If that were not enough, there are wards for foreign tourists within the same hospitals where the health crisis is decimating the Cuban population today. Several hospitals in the capital have international –foreign patients only- wards, among them the Gastroenterology Institute; the Hematology and Immunology Institute; the Oncology Institute; the Cardiology and Cardiovascular Surgery Institute; and others in pediatrics and surgery.

In addition, at the “Vladimir Illich Lenin” General Hospital in Holguín, whose collapse was recently in the news, there is an international ward on the fifth floor, adjacent to the Cardiology ward.

Vaccines for Tourists

The Cuban government has promoted vaccinating tourists against COVID-19 with its own vaccines (Soberana 02 and Abdala). In addition, it considered supplying Nasaferon (a Cuban nasal version of Inteferon alfa 2-b) to international travelers, as optional preventive treatment to avert COVID-19 contagion.

Vicente Verez, Director of the Finlay Vaccines Institute, in Havana, expressed certainty that in 2021, Cuba’s entire population would be vaccinated against COVID-19. “Tourists will have the option to vaccinate themselves in Cuba if they so desire,” stated the scientist in a segment on TeleSur channel that promotes “beaches, the Caribbean, mojitos and vaccines” in Cuba.

The Regime Invites Tourists to Cuba: “Beaches, the Caribbean, Mojtos and Vaccines, All in One Place”

However, reality derailed Cuba’s plans. Cuba is far from reaching tourism high season 2021 (October) with the pandemic under control. In its attempt to stop the rapid spread of the virus, the government even reached out to the Chinese for their Sinopharm vaccine

Simultaneous to the regime’s announcement about opening its borders to foreign visitors in late 2021, many countries are issuing travel alerts due to the high risk of contracting the virus in Cuba.

While this is happening, Cubans are left to fend for themselves to obtain “free” medical attention. In the meantime, foreigners and the ruling elite can opt for “relaxing from stress, curing illnesses and elevating their quality of life” thanks to the practice of health tourism in the island.

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Just Two Months before Re-Opening to Tourism, Cuba Still Shows a Rate of “High Transmission” for COVID-19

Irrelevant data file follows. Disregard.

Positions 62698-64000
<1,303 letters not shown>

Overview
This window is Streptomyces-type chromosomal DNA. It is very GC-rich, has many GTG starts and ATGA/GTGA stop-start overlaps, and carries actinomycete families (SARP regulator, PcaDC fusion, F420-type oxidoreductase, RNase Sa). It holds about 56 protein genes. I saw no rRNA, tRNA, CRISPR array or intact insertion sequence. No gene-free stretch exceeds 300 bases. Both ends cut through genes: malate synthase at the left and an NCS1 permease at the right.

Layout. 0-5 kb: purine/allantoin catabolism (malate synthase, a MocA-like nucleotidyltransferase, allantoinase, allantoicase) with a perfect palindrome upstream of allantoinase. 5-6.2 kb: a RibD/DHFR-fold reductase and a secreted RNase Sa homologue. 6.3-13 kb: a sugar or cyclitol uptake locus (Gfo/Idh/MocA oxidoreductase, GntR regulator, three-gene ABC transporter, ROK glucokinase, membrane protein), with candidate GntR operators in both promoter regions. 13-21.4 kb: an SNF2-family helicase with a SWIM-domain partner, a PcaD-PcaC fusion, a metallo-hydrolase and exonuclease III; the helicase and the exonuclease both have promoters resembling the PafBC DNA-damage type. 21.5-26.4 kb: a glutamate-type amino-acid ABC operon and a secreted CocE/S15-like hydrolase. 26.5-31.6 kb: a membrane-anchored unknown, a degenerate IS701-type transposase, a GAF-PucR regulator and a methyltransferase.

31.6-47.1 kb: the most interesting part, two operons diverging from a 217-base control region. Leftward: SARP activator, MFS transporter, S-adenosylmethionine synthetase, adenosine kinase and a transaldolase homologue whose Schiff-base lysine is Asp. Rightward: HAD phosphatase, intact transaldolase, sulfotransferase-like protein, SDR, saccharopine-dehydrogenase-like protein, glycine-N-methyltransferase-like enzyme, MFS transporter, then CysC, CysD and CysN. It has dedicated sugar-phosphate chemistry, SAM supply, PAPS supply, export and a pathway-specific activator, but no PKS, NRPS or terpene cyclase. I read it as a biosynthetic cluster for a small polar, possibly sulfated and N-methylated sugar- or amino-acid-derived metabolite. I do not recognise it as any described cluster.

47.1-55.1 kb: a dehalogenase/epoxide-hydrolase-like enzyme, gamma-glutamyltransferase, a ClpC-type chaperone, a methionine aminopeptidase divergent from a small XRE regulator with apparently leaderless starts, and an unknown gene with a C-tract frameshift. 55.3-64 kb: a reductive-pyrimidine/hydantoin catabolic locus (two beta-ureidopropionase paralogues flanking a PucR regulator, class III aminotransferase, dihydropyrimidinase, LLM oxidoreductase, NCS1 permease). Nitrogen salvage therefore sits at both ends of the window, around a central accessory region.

Cuba, COVID-19, dengue, MINSAP

MIAMI, United States. – This Thursday, Cuba’s Ministry of Public Health (MINSAP, by its Spanish acronym) reported 78 new deaths due to COVID-19 and 7,628 contagions from the disease. According to official data, which activists and independent news outlets have challenged, the number of deaths due to the coronavirus SARS-CoV-2 is 6,601, and the number of cases diagnosed since the start of the pandemic in March 2020, stands at 776,125 cases.

Dr. Francisco Durán García, national director of Epidemiology at MINSAP stated this Thursday that the country still shows a rate of “high transmission” for the disease. According to him, the 78 deaths reported are from all 14 provinces and 46 municipalities.

Thursday’s report indicates 11 deaths in Granma province, followed by Artemisa and Villa Clara with 10 deaths each; Pinar del Río, Las Tunas and Holguín with 7 each; Havana with 5; Mayabeque, Ciego de Ávila and Santiago de Cuba with 4 each; Sancti Spíritus and Camagüey with 3 each; Cienfuegos (2) and Guantánamo (1). 

Among the dead, there are 12 patients younger than 60 years of age, and five persons who were “apparently healthy”.

According to Durán García, until close-of-day Wednesday, there were 95,550 individuals hospitalized due to COVID-19; of these, 53,772 are thought to have contracted the disease, 3,034 are under observation, and 38,794 are active cases, i.e., patients whose COVID-19 diagnosis is confirmed who have neither recovered nor died and are, therefore, still hospitalized.

Of the 38,794 active cases, 38,336 are in stable condition; 458 patients are in intensive care: 138 in critical condition and 320 in serious condition.

To date, and according to official information, the island reports two cases evacuated; 55 returned to their countries of origin; and 730,673 patients who recovered from the disease, accounting for 94.1% of all patients diagnosed with COVID-19 since March 2020.

Even though Cuba is facing the worse outbreak of COVID-19 contagion, the country’s regime plans to open its borders to international tourism starting on November 15th. “Keeping in mind how the vaccination process has progressed in Cuba, its proven effectiveness and the prospect of having more than 90% of the population fully vaccinated by November, conditions are being prepared to open its borders gradually, starting on November 15, 2021,” according to a recent release from the Ministry of Tourism.

Up until September 2, Cuba had vaccinated only 36.2% of the population with its domestic vaccine, according to information from Dr. Francisco Durán García, national director of Epidemiology at the Ministry of Public Health (MINSAP, by its Spanish acronym). Likewise, the regime expects that 92.6% of the population will be fully vaccinated by November, in spite of the fact that the initial plan of health authorities to have 70% of Cubans vaccinated by August was not met.